WASHINGTON, July 2 (UPI) -- For centuries, both philosophers and scientists have been trying figure out exactly what "consciousness" is, where it comes from, and how it works.
While they haven't now answered all those questions, researchers have located the mechanism deep in the human brain that seems to control it -- an on-off switch for consciousness.
In a new study -- published this week in the journal Epilepsy & Behavior -- neurologist Mohamad Koubeissi of George Washington University recounted how he and his colleagues were able to turn a woman's consciousness off and on by stimulating her claustrum.
The late pioneering neuroscientist Francis Crick and his still-working colleague Christof Koch, a researcher at the Allen Institute for Brain Science, previously pinpointed the claustrum, a thin, sheet-like component deep in the brain, as integral in orchestrating a composite of distinct brain activities -- a combination of thoughts, sensations and emotions that might be defined as "consciousness."
But Koubeissi and his researcher partners are the first to lend credence to the hypothesis via hard evidence.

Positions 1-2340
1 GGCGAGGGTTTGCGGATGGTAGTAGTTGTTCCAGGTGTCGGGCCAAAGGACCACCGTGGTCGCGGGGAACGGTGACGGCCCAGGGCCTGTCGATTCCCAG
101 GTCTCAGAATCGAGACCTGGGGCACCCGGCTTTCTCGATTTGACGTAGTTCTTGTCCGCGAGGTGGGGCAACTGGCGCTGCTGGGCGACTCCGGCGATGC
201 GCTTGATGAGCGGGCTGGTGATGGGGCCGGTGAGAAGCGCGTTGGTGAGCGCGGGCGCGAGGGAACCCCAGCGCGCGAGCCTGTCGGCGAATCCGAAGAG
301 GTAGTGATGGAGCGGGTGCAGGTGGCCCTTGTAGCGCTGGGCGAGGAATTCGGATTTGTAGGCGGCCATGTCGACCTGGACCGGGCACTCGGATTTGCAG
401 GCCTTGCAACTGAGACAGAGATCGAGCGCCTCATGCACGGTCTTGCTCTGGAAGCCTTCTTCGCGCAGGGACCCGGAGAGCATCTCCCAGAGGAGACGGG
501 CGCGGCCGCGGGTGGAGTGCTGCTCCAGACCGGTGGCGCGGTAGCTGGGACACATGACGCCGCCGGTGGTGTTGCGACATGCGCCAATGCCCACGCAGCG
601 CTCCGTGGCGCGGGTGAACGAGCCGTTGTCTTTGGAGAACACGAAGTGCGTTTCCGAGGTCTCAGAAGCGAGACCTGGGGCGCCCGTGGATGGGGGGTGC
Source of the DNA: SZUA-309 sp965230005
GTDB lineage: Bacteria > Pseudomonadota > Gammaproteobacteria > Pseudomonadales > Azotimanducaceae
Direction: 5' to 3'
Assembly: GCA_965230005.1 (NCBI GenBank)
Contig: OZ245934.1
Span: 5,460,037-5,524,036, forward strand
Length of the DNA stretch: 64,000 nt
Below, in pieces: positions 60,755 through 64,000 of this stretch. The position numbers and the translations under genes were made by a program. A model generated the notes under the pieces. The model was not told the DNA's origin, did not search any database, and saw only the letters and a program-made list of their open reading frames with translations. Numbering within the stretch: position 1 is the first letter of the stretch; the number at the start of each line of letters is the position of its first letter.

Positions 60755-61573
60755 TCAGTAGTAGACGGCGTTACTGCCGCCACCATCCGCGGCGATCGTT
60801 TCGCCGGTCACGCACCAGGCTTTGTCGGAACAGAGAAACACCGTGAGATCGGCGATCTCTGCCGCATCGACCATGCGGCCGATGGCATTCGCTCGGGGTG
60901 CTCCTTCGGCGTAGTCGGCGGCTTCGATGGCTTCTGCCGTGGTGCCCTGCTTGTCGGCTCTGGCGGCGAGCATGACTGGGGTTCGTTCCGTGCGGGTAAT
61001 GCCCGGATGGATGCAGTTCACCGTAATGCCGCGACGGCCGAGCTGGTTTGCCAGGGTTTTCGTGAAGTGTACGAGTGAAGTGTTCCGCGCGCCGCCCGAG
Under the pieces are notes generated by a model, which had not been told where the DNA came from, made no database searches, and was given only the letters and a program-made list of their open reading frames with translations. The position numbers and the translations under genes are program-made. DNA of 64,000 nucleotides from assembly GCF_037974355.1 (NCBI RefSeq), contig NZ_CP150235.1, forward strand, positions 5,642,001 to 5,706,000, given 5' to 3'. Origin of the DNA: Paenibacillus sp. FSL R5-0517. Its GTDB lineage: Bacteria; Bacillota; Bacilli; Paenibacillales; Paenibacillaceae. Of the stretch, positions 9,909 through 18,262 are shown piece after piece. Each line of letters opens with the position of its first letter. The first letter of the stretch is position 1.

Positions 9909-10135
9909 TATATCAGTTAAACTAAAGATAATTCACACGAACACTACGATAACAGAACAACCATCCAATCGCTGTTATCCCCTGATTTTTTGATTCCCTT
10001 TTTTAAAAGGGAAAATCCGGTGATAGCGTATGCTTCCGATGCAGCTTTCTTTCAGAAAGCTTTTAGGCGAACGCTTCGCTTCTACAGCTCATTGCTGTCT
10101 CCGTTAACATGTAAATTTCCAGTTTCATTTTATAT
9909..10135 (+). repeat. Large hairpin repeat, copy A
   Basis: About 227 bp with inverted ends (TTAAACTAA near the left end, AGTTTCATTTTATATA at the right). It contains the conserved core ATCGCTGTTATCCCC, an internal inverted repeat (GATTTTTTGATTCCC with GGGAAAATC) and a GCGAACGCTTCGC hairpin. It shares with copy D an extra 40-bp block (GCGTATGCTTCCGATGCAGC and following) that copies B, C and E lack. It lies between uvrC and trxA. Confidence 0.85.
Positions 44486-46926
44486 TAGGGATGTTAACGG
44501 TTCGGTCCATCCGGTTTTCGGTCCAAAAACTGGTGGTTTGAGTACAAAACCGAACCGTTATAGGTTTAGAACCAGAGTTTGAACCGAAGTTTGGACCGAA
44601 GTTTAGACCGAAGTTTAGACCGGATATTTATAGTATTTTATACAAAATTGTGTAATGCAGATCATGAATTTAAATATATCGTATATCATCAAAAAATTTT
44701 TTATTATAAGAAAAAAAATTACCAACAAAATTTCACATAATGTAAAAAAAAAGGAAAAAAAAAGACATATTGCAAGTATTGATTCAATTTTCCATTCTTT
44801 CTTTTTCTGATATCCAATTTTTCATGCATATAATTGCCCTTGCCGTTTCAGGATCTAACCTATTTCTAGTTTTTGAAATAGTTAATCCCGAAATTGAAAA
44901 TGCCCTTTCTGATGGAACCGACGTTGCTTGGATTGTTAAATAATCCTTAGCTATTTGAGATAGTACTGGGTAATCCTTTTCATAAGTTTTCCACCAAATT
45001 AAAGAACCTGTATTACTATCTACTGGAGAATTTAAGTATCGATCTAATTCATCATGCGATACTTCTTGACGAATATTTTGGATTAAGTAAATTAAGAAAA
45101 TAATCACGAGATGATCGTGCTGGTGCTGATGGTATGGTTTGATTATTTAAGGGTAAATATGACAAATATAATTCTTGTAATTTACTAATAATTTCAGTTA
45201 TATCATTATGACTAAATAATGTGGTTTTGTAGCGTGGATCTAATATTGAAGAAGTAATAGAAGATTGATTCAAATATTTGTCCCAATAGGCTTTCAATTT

As the new study explains, when GW researchers zapped a woman's claustrum with high frequency electrical impulses, she subsequently lost consciousness. The claustrum shocks caused -- as researchers explained -- "arrest of volitional behavior, unresponsiveness, and amnesia without negative motor symptoms or mere aphasia."
When shocked, the woman remained open-eyed, but seemingly blank -- staring ahead, unaware of the world around her.
"I would liken it to a car," explained Koubeissi. "A car on the road has many parts that facilitate its movement -- the gas, the transmission, the engine -- but there's only one spot where you turn the key and it all switches on and works together."
"So while consciousness is a complicated process created via many structures and networks -- we may have found the key," added Koubeissi.
"Normally when we look at conscious states we are looking at awake versus sleep, or coma versus vegetative state, or anaesthesia," said Anil Seth, who argues a single case study such as this should be taken with a grain of salt.
Still Seth, who studies consciousness at the University of Sussex, is intrigued by the findings -- especially by the fact that the participant remained awake while she was apparently unconscious.
"So even though it's a single case study, it's potentially quite informative about what's happening when you selectively modulate consciousness alone."
Christof Koch, whose early research enabled the latest revelations, says the search to understand consciousness is essential.
"Ultimately, if we know how consciousness is created and which parts of the brain are involved then we can understand who has it and who doesn't," said Koch. "Do robots have it? Do fetuses? Does a cat or dog or worm? This study is incredibly intriguing but it is one brick in a large edifice of consciousness that we're trying to build."